Roaming charges can be extortionate and mean you spend a lot of money while you’re away on business or on holiday, but that’s now all about to end. At least in Europe.
From today – that's June 15 – roaming charges will be banned by the European Union, meaning you won’t need to spend any extra when making calls, sending texts or using your mobile data while abroad.
You’ll instead be charged the same amount as you were when you’re at home.
This is in the aim to stop networks charging their customers huge amounts of money and should allow you to save some dough while you’re away on a trip around the European Union, but there are still some further things you should know.
What countries are included?
You need to be careful the country you’re visiting is included. The ban on roaming charges only affects the 28 countries in the EU, so if you’re visiting Switzerland, the Channel Islands, the Isle of Man, Andorra and many more, they may still have roaming charges in place.
Some networks are also including Turkey in the ban, which means you won't get charged extra there. But you shouldn’t assume that's the case and it’s worth checking with your network before you visit Turkey.
Don’t some networks already offer this?
Three has offered free roaming around the EU for a few years now, while Vodafone and EE have also offered it recently. All networks will now have to adhere to this though, so from today you should be covered.
Three continues to offer one of the best services of the major networks by giving you free access to the US, Australia and New Zealand among other locations through its Feel At Home service. You can see the full list of destinations covered by Three here (opens in new tab).
Vodafone will also continue to offer its roam-free service in a variety of locations outside of the EU such as Turkey, Albania, Canary Islands, Switzerland and many more. To see the full list of destinations included on Vodafone, try this link here (opens in new tab).
O2 hasn't offered a roaming deal in the past, but it now has a long list of countries with free roaming and it's not just limited to those in the EU. You can find a full list of the countries covered by O2 here (opens in new tab).
EE is including 48 locations from around Europe in its free roaming bands too and you can find the full list of countries covered here (opens in new tab). Other MVNOs will also have to abide by the rules as well, but it will be worth making sure your destination is covered before you head on holiday.
Currently none of the UK networks will allow you to tether other devices to your phone either without spending extra.
Can I use my phone as much as I want?
No - instead you'll be using your usual allowance of data, minutes and texts from your contract when roaming around Europe. So if you leave the UK without any data left on your monthly allowance, you will still be charged to use data on your phone, it just won't be as much as it was before.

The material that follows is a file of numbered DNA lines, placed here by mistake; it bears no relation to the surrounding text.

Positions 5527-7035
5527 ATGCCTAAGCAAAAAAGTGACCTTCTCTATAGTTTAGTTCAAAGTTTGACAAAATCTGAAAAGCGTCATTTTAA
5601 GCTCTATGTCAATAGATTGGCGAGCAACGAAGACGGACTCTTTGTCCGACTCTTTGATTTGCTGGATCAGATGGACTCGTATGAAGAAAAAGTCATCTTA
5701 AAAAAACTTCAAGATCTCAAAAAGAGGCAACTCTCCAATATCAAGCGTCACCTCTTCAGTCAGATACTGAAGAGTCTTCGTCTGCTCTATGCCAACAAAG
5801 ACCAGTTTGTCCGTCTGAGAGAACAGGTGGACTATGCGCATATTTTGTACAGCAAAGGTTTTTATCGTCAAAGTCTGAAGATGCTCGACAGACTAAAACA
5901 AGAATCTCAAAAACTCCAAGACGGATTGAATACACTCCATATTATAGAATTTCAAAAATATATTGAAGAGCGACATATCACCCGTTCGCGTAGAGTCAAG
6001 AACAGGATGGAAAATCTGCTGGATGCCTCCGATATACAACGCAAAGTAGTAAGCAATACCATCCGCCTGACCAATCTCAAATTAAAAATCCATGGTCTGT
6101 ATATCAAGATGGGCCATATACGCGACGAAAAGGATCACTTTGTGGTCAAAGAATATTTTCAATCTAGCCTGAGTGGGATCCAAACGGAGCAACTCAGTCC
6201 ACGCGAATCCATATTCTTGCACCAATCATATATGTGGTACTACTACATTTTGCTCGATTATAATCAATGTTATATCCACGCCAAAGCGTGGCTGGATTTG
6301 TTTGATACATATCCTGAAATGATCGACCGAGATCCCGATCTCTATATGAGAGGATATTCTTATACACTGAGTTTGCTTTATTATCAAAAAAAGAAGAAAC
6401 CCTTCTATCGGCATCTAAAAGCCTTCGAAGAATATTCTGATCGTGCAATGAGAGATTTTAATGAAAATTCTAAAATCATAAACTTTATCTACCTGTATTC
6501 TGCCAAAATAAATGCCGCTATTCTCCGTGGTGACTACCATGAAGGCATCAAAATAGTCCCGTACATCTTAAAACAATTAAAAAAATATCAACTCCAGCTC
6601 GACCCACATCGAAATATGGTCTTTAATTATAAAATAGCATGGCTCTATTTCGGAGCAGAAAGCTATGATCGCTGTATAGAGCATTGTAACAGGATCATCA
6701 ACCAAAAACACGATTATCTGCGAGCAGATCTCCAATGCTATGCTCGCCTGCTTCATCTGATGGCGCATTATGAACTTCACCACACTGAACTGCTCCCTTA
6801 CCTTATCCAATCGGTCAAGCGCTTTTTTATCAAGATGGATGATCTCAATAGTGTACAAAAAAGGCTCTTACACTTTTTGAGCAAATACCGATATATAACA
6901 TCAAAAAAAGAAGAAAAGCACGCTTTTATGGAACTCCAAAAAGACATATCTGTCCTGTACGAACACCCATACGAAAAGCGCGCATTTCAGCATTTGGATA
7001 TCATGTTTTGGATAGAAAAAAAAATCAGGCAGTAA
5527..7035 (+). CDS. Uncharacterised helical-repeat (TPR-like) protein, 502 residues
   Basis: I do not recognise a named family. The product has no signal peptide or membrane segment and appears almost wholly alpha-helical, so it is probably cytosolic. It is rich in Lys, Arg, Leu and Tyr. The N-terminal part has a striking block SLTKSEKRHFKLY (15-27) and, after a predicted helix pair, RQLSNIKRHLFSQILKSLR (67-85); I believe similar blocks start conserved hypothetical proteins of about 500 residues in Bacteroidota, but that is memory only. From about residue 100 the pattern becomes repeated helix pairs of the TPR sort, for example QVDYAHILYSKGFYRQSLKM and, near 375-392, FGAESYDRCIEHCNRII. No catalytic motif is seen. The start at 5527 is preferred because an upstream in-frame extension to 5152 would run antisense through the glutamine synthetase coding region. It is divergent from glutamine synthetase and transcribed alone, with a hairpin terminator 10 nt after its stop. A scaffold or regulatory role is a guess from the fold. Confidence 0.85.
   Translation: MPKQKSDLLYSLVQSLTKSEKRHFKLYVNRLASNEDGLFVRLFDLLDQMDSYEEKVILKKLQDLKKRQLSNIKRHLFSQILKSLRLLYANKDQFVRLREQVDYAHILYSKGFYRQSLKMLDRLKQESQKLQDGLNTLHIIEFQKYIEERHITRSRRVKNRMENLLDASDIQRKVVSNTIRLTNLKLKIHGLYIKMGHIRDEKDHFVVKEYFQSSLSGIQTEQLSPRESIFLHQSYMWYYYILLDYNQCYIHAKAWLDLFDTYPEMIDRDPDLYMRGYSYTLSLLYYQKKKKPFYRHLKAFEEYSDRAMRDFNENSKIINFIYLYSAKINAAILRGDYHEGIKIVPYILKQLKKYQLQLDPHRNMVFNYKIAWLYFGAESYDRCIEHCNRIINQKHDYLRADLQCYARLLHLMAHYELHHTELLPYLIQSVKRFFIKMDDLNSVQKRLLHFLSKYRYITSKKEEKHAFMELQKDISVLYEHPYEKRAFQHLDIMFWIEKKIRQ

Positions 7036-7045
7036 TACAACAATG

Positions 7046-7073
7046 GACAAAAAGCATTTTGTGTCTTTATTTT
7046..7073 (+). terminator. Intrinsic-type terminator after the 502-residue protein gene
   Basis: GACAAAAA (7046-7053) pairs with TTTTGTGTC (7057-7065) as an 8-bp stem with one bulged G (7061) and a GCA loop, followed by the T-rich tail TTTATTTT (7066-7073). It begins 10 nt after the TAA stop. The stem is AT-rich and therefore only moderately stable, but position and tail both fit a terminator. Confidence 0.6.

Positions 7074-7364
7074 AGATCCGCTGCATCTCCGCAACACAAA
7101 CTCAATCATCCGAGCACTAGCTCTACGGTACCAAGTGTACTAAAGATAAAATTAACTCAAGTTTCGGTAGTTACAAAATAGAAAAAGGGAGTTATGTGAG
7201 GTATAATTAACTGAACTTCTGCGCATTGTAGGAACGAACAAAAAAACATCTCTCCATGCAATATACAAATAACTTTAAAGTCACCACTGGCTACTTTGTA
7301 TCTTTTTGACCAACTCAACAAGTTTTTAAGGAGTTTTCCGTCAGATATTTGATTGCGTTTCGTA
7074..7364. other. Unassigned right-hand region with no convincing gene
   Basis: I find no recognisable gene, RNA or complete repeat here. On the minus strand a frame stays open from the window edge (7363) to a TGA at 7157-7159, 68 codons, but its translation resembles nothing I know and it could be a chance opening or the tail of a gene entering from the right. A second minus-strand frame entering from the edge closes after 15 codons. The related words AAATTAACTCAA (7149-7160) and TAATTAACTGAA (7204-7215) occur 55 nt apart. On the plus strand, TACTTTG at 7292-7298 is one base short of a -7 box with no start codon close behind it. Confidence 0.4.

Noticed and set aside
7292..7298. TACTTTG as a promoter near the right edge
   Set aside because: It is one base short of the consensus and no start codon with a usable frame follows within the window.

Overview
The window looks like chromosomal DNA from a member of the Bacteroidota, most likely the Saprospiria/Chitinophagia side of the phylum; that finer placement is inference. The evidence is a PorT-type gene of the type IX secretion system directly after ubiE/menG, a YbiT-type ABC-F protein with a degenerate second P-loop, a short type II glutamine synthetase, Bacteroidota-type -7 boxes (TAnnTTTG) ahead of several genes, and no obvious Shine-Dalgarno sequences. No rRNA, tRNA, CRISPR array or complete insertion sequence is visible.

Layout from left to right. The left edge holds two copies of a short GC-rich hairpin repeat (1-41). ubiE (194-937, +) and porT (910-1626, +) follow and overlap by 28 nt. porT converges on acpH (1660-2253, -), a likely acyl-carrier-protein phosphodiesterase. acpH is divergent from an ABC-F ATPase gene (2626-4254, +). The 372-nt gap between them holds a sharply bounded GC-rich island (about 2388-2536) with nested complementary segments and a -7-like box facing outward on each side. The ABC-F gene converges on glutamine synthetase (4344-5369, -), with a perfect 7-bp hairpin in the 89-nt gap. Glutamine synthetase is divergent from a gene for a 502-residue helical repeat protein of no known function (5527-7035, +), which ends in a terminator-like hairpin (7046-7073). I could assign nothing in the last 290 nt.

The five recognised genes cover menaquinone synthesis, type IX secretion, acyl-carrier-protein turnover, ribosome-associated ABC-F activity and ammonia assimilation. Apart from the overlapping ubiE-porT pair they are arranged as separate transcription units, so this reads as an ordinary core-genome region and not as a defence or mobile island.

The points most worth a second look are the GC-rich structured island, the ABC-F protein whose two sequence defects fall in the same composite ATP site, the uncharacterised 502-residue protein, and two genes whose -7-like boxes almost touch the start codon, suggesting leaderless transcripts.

You should continue to keep a close eye on your contract allowances and if you're on Pay As You Go it's worth making sure you're still topped up.
If you are on an unlimited internet deal, be sure to speak to your network about roaming as there may be fair use limits added in the future too.
What about countries outside of Europe?
Unless your deal specifically states it covers your non-Europe destination, it won't be covered by this ban. Your network can charge as much as it wants to during your trip.
In fact, it may even get more expensive to travel around countries that are not in Europe, as the government has announced plans for a 20% VAT charge on roaming costs.
There's no official start date for this yet, but it may come in very soon and is something worth keeping an eye on if you plan to visit countries outside Europe a lot.
- Not visiting the EU? Here's how to avoid roaming charges
Does this include calling my friends and family who are in Europe?
This doesn't necessarily cover calls and texts to those who are in Europe on holiday or live there at the moment, if you're phoning from the UK. Prices will vary depending on what network you are with and it's worth checking directly with your chosen network.
What happens after Brexit?
It’s currently unclear what will happen after the UK leaves the European Union in 2019.
Some have anticipated the EU roaming fee ban will continue for at least a few years until we officially leave the EU, and it may be that networks continue to adhere to the ban even after Brexit is finished.
Dan Dalton, a Member of the European Parliament who helped introduce the roaming charges ban, told Sky News (opens in new tab) the future is uncertain.
Dalton said, "This is an EU regulation so it's bound to being in the EU. If we remain in the single market or closely linked to the single market in this area, this will stay. If we're not in the single market, there will be a question."